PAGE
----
What Sins Should We Confess?
Before we talk about what sins should we confess, we want to be clear. Confessional Lutherans have no set time. “With regard to time, it is certain that most in our churches use the sacraments, absolution and the Lord’s Supper, many times in a year....But a fixed time is not proscribed because not everyone is ready at the same time” (AP XI, 3,5). Yet, “[W]e also keep confession especially because of absolution” (XII, 99). And more bluntly, “It would therefore be wicked to remove private absolution from the church” (Ibid., 100). Luther adds, “’I believe now as I have taught before about Private Confession, namely that it is neither necessary nor required, but that it is beneficial and should by no means be despised’" (Walther, Pastoral Theology, 115-6). A German Lutheran theologian who lived through the change from Private Confession to public said, “’general repentance is the death of repentance.'" (Quest for Holiness, 214).
Luther sums up the tension Confessional Lutherans live with. There are 3 kinds of confession. Before God, to an offended person, and to a pastor. The first two are divinely ordered; the third is not. The third is the one commanded by the pope. Luther says, ‘”This is not commanded by God....Still it’s advisable and good. ... I would not do without this private confession for all the treasures of the world. Still it should not be taught as commanded...'" (Closed Communion, 471). But what sins should we confess? We should confess all the sins Christ died for. We say, “Before God we should plead guilty of all sins, even those we are not aware of as we do in the Lord’s Prayer.” Here’s what we say in Smalcald Articles “This repentance is not partial and fragmentary…It does not debate what is sin and what is not sin, but lumps everything together and says, ‘We are wholly and altogether sinful.’ We need not spend our time weighing, distinguishing, differentiating” (III, III, 36).
Such confession includes big sins: Abraham’s idolatry; David’s adultery; Judas’ betrayal; Peter’s denial; Paul’s murdering. By all means confess these big, ugly sins, but also confess with Paul to doing the evil you don’t want to and not doing the good you want to. Then conclude your confession as Paul does in Romans 7, that you are a wretched man chained to a body that is dead. Our Confessions say, “The keys are a function and a power given to the Church by Christ to bind and loose sins, not only the gross and manifest sins but also those which are subtle and secret and which God alone perceives….It is not in our power but in God’s alone to judge which, how great, and how many our sins are” (SC, VII, 1-2).
Confess all your sins and sinfulness. Hold nothing back. They are far more than you can deal with. They will certainly weigh you down all the way to Hell itself. If our sins overwhelmed with sorrow the holy soul of Jesus to the point of death, what do you think they’re doing to you? Thanks be to God. Jesus paid for them all. You saw that in tonight’s Passion Reading. So intense His suffering that He sweat blood. He begged for the cup of God’s wrath filled with God’s rage at our sins to pass Him by. The Man Jesus needed an angel to strengthen Him to be able to pay for all sins. He did. So any sin you keep back from your confession is stealing from Jesus. You’re saying, His bloody sweat wasn’t enough to cover all your sins; God’s tears were not enough to wash every sin away; Jesus left one drop of God’s wrath for you to drink.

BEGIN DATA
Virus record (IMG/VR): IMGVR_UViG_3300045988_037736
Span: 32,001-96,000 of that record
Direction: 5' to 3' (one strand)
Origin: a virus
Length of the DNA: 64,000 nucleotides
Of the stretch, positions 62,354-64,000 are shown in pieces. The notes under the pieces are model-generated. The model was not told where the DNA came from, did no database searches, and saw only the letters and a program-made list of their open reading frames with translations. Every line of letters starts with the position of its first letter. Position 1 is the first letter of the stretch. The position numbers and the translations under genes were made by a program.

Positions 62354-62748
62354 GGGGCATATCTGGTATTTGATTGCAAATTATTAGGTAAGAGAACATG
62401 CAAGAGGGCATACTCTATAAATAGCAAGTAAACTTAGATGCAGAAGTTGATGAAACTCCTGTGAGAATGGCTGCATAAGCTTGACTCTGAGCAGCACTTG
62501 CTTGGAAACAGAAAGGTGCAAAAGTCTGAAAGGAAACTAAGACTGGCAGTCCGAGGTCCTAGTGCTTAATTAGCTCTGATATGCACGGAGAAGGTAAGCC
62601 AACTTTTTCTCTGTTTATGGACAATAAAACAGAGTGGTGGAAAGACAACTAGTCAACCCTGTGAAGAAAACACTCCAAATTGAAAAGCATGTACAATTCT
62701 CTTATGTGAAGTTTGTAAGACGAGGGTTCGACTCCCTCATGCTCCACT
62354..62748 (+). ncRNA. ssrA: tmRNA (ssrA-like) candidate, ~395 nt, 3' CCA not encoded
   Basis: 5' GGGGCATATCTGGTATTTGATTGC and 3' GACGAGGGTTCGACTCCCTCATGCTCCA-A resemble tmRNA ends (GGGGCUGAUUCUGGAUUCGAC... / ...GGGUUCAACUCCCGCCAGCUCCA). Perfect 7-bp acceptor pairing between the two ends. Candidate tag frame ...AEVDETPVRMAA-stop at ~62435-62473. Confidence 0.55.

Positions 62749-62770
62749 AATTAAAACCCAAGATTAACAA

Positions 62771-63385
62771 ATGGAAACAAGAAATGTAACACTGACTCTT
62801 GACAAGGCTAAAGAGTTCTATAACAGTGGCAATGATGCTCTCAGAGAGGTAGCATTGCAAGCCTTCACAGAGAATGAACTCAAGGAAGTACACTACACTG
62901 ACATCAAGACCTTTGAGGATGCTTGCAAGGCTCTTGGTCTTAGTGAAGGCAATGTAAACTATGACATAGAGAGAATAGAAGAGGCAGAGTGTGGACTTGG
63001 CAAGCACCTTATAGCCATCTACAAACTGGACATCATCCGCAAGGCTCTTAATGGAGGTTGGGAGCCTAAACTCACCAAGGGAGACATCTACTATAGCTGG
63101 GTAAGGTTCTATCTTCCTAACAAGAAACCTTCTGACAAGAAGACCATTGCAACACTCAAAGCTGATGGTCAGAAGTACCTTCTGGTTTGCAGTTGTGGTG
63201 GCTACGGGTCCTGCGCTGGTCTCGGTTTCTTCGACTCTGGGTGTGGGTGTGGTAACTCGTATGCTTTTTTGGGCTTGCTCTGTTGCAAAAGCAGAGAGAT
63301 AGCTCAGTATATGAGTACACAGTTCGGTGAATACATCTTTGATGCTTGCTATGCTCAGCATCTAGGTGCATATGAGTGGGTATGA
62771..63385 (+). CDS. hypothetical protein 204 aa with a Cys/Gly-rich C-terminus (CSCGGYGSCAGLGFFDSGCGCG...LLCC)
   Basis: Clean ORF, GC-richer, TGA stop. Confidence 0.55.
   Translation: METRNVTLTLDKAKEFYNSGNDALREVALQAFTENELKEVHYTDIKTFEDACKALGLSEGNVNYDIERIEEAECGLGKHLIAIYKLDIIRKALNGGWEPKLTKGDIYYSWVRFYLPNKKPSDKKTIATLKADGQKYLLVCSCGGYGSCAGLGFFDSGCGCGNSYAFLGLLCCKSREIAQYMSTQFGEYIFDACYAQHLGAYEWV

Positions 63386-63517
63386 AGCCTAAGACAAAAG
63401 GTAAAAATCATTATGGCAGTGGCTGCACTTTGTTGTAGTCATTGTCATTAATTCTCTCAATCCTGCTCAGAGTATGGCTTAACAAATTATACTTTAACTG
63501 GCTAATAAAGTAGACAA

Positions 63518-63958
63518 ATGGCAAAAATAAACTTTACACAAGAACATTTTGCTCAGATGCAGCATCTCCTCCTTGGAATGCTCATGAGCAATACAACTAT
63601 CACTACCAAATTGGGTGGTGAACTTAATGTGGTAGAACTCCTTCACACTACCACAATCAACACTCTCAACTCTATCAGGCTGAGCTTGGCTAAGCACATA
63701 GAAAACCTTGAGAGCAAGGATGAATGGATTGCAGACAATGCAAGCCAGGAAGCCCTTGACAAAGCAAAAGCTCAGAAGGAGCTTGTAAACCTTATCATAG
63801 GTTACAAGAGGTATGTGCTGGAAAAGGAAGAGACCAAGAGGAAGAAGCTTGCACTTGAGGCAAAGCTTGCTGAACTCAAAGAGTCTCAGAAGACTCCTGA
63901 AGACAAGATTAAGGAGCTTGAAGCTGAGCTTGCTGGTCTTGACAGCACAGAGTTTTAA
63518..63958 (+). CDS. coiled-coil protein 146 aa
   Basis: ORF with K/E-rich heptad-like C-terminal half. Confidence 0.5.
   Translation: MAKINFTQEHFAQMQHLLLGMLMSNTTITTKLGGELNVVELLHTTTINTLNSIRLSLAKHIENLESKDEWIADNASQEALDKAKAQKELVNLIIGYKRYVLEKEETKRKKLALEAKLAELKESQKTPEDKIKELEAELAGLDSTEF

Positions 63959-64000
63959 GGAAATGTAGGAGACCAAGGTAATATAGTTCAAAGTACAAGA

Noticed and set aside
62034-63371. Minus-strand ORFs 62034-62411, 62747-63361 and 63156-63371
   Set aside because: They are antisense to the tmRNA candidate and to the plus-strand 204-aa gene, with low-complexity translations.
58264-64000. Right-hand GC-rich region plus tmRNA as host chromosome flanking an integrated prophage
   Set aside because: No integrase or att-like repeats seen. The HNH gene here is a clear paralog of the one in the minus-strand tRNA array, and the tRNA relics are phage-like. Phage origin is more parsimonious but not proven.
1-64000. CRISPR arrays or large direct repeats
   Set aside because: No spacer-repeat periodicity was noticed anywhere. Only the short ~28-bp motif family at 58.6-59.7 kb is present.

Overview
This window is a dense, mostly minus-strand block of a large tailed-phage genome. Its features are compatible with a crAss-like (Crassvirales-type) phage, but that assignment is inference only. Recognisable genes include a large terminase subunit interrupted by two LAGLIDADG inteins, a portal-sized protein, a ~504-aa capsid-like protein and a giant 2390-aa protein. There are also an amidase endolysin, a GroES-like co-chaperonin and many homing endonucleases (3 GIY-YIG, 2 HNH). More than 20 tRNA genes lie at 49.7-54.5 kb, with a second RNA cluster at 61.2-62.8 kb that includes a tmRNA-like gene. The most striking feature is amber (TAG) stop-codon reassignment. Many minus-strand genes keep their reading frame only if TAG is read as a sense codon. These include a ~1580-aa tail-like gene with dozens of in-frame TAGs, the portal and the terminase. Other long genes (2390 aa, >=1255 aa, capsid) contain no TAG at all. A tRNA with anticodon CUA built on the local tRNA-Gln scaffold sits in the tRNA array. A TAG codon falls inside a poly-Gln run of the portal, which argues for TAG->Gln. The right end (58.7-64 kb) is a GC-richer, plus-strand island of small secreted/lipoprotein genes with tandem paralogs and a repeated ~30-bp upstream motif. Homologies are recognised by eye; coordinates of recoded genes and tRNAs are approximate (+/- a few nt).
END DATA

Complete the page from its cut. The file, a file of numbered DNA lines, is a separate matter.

Confess before God all sins; confess in Private Confession what shames you. The Devil uses sins’ shame against us. He steals shame from sinners in making them shameless in sinning; then he restores it to make us ashamed to confess our sins (6000 Illust., 123). A synod in Bavaria in mid-8th century said "'It is better to be shamed in the present, in the sight of one man than in the future judgment before all peoples'" (Peters, Confess. & Abs,81, fn. 388). 4th century Chrysostom said, “For where there is not belief in the punishment of judgement to come, there men regard the shame of confession’” (Chemnitz, Exam. II,593). Luther advises: "'What your conscience most especially presses you to say, that is what you ought to say'" (Ibid., 8). David describes in Ps. 51:3 the time before confessing his adultery and murder to Nathan: “I know my transgressions, and my sin is always before me.” And Solomon says: “He who conceals his sins does not prosper, but whoever confesses and renounces them finds mercy” (Pv 28:13).
The analogy of hidden disease and sins is used in the Early Church. Jerome, 5th century says, “’if the sick man is ashamed to show his wound to the physician, the medicine will not cure what it dos not know…. A wound that is not known is healed more slowly’” (Chemnitz, Exam. II,593). Consider this remark by a famed clinical psychologist who was known for “struggling with severe mental illness and anxiety about his sexuality” (https:psycnet.apa.org/record/2016-60235-001): "No one goes to the doctor or the dentist for fun, unless he is mad. No one goes to Confession for fun. From the nature of the case, confession cannot be easy. The result, not the process, of confession is consoling" (Crisis in Psych. & Religion, Mowrer, 202).